Feds indict 11 construction union officials in bribery scheme
Originally Published: 1 Oct., 2020 | Republished by LIT; 5 October, 2020
The head of the powerful New York State Buildings & Construction Trades Council and 10 other union officials were indicted by the feds Thursday for allegedly steering contracts away from the very unions they are supposed to help in a bribery and bid-rigging scheme.
The indictment was brought against former and current members of Local 638, a pipe-fitting union that does work on Long Island and in the city, according to the court papers.
The alleged ringleader of the scheme, James Cahill, is also the president of the Trade Council, which counts some 200,000 construction workers as members, prosecutors said.
As part of the scheme, Cahill and his alleged cohorts installed cronies into leadership positions at Local 638 so they could siphon about $100,000 in bribes, the indictment states.
They also accepted unrepaid loans of food, drinks and even an ice machine as part of the scheme, prosecutors said.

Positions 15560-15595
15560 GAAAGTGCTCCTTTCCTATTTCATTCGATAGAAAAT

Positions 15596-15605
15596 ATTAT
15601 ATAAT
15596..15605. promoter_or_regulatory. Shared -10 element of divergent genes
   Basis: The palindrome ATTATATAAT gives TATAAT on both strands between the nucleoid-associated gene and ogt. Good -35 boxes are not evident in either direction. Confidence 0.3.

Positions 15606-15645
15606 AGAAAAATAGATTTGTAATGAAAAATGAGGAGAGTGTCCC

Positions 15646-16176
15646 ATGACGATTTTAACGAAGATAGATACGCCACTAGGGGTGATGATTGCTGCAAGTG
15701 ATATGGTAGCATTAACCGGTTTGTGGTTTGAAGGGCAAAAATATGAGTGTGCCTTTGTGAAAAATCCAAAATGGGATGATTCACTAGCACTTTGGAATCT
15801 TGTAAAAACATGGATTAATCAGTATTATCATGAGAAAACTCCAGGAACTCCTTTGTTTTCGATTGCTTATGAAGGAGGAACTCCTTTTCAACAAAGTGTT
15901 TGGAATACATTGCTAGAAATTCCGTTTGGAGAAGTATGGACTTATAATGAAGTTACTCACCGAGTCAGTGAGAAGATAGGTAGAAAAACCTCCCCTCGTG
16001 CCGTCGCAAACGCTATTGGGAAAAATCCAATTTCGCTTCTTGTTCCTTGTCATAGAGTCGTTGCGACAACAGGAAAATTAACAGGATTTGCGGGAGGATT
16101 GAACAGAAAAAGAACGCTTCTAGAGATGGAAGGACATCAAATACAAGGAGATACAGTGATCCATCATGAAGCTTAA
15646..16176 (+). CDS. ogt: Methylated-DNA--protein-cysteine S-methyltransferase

Cahill and the union leadership then purposefully harmed their members by passing on construction bids that could have gone to their unions, according to prosecutors.
They accepted thousands of dollars in bribes from a “non-union employer in the plumbing business,” identified as “Employer-1,” in exchange for giving up the bids, according to court papers.
The suspects are accused of “acquiescing in Employer-1’s bidding and performing of construction work with non-union labor for plumbing and pipe fitting projects that would otherwise have potentially been awarded to companies whose employees were represented by Local 638 or Local 200,” the complaint states.
Suffolk County District Attorney Timothy Sini, whose office partnered with federal prosecutors in the investigation, blasted the “greedy” officials in a statement.
“As alleged in today’s indictment, these union officials – who purported to be the ones looking out for workers and their rights – were in fact engaged in an enterprise of corruption at the expense of the hardworking men and women they claimed to represent,” Sini said.
Nine of the defendants are charged with racketeering — and all 11 face honest services fraud conspiracy and conspiracy to violate the Taft-Hartley Act charges.
Cahill and the other defendants all pleaded not guilty at their phone-conference arraignments Thursday afternoon.